Charlie and the Chocolate Factory | From the Guardian | The Guardian
Veruca Salt is a character from Charlie and The Chocolate Factory, both films, and theatrical adaptations. Willy Wonka and the Chocolate Factory Both the and films do not mention what her mother's job is, although it is . Veruca's final scene is the Golden Egg Room, where she wants her father to buy her. Thu 28 Jul EDT appalling child comes to his or her gruesome and well-deserved end. Alex McDowell's production design makes the Wonka factory, with melts the hard candy of Willy's heart and unlocks the secret of his relationship with fierce Wonka Sr, robustly played by Christopher Lee. to Burton's Charlie and the Chocolate Factory (), based on Roald Dahl's classic . Prima facie, Dahl and Burton seem a perfect marriage of talents: both have an . Charlie in the film, Burton still has him appear near the end as a .
Imagine eating all that! But Willy has his dark side and the most exquisitely horrible moment is when one of the little brats gets flushed down the factory's interestingly designed swirling garbage chute.
Could this be the Hershey Highway to hell? He cleverly serves up an authentic Dahlian gloop, mixing a dash of sentimentality with a quart of satirical grossout, to which generations of young readers have gleefully responded.
I couldn't help remembering Ian Carmichael, in I'm All Right Jack, throwing up into a vat of chocolate mix after his tour of the sweet factory. Burton gives everything a retro Day-Glo s feel: Lucy in the Sky with Maltesers.
The factory interiors are like sets for some forgotten, drug-influenced series of Ready Steady Go!
Charlie and the Chocolate Factory (film) - Wikipedia
Alex McDowell's production design makes the Wonka factory, with its gaunt brickwork and smokeless towers, look a bit like the Thames Bankside power-station before it became Tate Modern, and the W-O-N-K-A lettering made me think he'd been inspired by the Granada Television building in Manchester. At issue between Willy and his father is precisely candy -- as indulgence, metaphor, vice, and sensual delight.
Charlie shares Willy Wonka's love of candy, for its own sake, for bestowing sweetness and satisfaction on its consumers. When an exasperated Mike Teavee complains that nothing in tour has a point, Charlie patiently explains, "Candy doesn't have to have a point. That's why it's candy. Yes, candy is grand, but it's also symptomatic of a culture premised on consumption.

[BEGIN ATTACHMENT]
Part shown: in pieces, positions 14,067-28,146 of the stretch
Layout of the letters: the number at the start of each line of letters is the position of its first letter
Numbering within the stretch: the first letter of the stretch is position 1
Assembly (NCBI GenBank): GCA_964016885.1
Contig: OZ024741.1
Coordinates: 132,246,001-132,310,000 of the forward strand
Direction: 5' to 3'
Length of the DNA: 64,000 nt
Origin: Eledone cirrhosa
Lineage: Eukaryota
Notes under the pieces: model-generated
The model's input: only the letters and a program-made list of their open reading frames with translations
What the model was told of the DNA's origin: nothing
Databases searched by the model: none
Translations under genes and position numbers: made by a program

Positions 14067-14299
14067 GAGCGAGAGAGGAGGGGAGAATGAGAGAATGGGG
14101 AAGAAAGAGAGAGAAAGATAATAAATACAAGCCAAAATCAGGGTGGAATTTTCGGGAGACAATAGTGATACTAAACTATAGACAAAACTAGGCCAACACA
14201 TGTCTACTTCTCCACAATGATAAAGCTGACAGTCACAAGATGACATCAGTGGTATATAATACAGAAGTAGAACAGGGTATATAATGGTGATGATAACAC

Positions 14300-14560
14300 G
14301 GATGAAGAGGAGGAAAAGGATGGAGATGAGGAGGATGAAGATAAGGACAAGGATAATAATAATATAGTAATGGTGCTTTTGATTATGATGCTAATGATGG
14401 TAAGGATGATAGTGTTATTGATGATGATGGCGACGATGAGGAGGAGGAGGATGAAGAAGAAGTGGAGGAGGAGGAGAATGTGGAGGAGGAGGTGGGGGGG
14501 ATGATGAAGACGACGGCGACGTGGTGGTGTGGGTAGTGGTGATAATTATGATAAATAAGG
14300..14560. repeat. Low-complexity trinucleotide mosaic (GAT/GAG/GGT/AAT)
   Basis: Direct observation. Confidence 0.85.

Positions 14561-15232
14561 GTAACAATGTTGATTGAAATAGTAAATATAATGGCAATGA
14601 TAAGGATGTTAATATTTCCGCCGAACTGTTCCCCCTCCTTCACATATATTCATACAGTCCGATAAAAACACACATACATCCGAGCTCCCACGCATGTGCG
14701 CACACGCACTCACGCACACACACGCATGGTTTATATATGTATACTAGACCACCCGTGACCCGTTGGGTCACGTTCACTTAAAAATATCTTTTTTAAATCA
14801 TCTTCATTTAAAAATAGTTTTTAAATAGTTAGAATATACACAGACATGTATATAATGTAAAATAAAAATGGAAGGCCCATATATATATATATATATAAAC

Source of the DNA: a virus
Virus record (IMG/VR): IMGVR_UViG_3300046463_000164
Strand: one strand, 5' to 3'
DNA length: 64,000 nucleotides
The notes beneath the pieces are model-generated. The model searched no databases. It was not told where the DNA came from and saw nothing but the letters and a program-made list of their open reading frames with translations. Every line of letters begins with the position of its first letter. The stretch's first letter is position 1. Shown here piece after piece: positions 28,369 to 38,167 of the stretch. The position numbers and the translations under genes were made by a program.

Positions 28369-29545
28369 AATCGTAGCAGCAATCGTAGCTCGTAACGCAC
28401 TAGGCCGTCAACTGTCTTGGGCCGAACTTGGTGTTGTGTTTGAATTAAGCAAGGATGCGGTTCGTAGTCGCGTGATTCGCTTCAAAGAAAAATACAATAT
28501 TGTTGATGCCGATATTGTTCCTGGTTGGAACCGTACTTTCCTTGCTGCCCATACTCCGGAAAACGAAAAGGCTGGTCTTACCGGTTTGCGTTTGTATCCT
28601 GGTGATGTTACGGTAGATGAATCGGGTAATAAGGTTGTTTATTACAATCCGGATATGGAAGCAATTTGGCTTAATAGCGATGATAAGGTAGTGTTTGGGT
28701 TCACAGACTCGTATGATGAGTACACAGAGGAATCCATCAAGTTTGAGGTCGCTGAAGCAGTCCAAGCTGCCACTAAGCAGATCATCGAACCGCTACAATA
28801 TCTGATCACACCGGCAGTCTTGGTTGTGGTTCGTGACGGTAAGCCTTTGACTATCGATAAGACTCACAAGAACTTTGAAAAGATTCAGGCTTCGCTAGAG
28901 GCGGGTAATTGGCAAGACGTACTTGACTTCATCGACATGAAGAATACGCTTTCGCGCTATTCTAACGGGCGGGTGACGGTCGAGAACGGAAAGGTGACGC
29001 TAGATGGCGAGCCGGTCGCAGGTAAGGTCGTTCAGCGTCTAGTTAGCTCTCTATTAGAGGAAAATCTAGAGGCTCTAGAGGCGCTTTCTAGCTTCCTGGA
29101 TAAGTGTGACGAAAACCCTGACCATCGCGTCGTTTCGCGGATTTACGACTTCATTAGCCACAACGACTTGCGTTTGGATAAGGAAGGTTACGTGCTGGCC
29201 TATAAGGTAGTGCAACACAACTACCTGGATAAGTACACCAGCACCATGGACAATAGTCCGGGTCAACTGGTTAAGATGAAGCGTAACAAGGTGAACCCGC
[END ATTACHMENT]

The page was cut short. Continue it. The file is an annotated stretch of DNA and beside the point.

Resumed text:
The kids and their parents are optimum consumers, always looking for the next product, greedy to get their hands and mouths on it. Willy Wonka has made his fortune on this pattern. Even his beloved Oompa Loompas are functions of this pattern, essentially "purchased" by Willy Wonka, a jungle-dwelling tribe sick of eating green caterpillars and glad to work on the chocolate river in exchange for endless supply of coca beans.
Consumers and consumed as entertainment for Willy Wonka, at leastthe Oompa Loompas remain an unreconstructed retro fantasy -- happy darkies, "rescued" by the whitest man on the planet. To hold to the book, the movie must include the Oompa Loompas, but that doesn't make them easy. Charlie and the Chocolate Factory's incongruities are often fun, in particular Depp's frisky line readings check his explanation: But the narrative rhythms are uneven, and Charlie, especially, is undeveloped, more an emblem of goodness than a full-on character.
While the novel maintains a more or less steady focus through Charlie's perspective of all these crazy goings-on, the film is less coherent. I've always liked that, and it's shaped everything I've felt that I've done. Liccy Dahl remembers Burton entering Dahl's famed writing shed and saying, "This is the Buckets' house! The manuscripts included a child named Herpes, after the sexually transmitted disease.
This Theory Will Change How You See 'Willy Wonka & The Chocolate Factory' | HuffPost
He did not see the film prior to his hiring, which Burton believed would be fundamental in having August stay closer to the book.
The characters Arthur Slugworth and Prodnose were reduced to brief cameo appearances, while Mr. Beauregarde was entirely omitted. Burton thought the paternal character would help explain Willy Wonka himself and that otherwise he would be "just a weird guy". The studio wanted to entirely delete Mr.
Charlie and the Chocolate Factory (2005)
Bucket and make Willy Wonka the idyllic father figure Charlie had longed for his entire life. Burton believed that Wonka would not be a good father, finding the character similar to a recluse. He wanted Charlie to be an average child who would be in the background and not get in trouble.
He said, "It was kind of a strange amalgamation of these weird children's TV show hosts.
Charlie and the Chocolate Factory
Burton disagreed with the comparisons and said Jackson, unlike Wonka, liked children. Instead, he compared Wonka to Howard Hughes due to his "reclusive, germaphobe, controlling" nature.
He also cited Charles Foster Kane from Citizen Kane as an inspiration for Wonka, as Kane is "somebody who was brilliant but then was traumatized and then retreats into their own world". During production, Gene Wilder, in an interview with The Daily Telegraphaccused the filmmakers of only remaking the film for the purpose of money. Burton said he sought actors "who had something of the character in them", and found Mike Teavee the hardest character to cast.
As a consequence of British Equity rules, which state that children can only work four and a half hours a day, filming for Charlie and the Chocolate Factory took six months, ending in December